The study was [comprised of] 2 parallel arms. [Although this] was a randomized study, the arms were not comparative. [Patients] either [received] adavosertib alone, or adavosertib plus the PARP inhibitor olaparib.
This was an open study [in the sense that] patients could have any recurrent ovarian, fallopian tube, or peritoneal cancer. We did not restrict [enrollment] based on histology or BRCA status. Patients [were also able to] have [received] unlimited prior therapies. The only real [eligibility] requirement was that they must have had progressive disease on a single-agent PARP inhibitor, and they could not have come off of that agent because of toxicity; it needed to be [because of] progressive disease. That PARP inhibitor could have been given for maintenance or for treatment; no selection was based on that.
The primary end point [of the trial] was to look at the efficacy in both arms. Again, we were not comparing [the efficacy in these arms], we were just reporting the data for adavosertib alone and the combination.
Overall, yes; the population was very representative of our general patient population with ovarian cancer. We had many patients with high-grade serous [disease]. The median prior lines of therapy was 4, so this was a heavily pretreated group. The bulk of the patients had platinum-resistant disease, which is of course a worse population for outcomes. Most patients did have some benefit from their prior PARP inhibitor—either they had reduction of disease or stable disease, and were able to stay on it for a significant amount of time. This is a good population and is very reflective of the population we see that is developing PARP resistance.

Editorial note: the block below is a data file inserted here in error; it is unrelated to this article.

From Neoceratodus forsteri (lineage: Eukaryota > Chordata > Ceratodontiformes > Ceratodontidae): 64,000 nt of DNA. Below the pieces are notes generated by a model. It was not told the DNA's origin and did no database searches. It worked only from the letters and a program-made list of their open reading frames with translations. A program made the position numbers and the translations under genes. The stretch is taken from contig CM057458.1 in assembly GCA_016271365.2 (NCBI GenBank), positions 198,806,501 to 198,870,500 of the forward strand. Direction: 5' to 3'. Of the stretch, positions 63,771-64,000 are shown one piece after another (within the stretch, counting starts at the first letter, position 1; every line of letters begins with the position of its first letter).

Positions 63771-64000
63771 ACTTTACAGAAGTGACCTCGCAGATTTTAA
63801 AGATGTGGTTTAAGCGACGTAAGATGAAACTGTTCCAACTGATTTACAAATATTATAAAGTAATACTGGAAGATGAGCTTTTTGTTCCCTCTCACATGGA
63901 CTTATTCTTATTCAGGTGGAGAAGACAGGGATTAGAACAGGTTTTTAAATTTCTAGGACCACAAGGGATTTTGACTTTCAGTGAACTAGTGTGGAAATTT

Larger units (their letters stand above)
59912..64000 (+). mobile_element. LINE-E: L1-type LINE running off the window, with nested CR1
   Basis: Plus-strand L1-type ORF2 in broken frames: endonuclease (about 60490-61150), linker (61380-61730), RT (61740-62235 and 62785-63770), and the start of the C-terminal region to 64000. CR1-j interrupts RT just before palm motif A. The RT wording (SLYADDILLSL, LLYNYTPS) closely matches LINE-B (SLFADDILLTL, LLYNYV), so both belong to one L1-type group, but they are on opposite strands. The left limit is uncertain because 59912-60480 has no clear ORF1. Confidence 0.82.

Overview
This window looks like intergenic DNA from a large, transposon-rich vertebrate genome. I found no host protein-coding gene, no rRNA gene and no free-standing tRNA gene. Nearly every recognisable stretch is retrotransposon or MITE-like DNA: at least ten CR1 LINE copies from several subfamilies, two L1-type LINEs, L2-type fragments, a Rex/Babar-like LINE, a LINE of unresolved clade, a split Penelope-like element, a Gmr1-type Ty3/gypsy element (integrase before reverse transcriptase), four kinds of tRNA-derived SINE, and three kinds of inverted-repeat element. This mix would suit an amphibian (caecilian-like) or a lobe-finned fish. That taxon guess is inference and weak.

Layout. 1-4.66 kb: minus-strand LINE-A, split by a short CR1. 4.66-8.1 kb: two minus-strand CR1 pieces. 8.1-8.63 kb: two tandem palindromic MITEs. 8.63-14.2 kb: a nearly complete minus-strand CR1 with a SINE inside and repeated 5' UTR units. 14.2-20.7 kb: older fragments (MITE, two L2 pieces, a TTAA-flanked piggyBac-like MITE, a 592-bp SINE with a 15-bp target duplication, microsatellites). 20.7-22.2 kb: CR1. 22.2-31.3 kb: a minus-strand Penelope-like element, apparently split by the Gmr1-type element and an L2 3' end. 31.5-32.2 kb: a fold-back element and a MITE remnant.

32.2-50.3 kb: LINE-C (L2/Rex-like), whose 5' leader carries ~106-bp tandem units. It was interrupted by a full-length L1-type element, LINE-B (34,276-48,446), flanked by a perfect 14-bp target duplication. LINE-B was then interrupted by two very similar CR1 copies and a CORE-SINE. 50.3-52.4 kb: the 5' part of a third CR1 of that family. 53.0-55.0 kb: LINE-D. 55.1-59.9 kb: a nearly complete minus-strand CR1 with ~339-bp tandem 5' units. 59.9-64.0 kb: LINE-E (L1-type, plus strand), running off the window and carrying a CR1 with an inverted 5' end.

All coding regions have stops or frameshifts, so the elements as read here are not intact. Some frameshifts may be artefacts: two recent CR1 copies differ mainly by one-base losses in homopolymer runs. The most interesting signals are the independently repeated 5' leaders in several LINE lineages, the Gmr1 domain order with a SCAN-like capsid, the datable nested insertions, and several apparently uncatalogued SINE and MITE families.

We saw activity in both arms of the trial. With adavosertib alone, the ORR was 23% and the CBR, which included not just objective response, but also those who were able to achieve stable disease for more than 4 months, was 63%. Thus, this [approach] was very active [as a monotherapy]. The adavosertib/olaparib arm also demonstrated activity. Here, the ORR was 29% and the CBR was 89%. [Thus, these data showed that] most patients derived benefit from these regimens.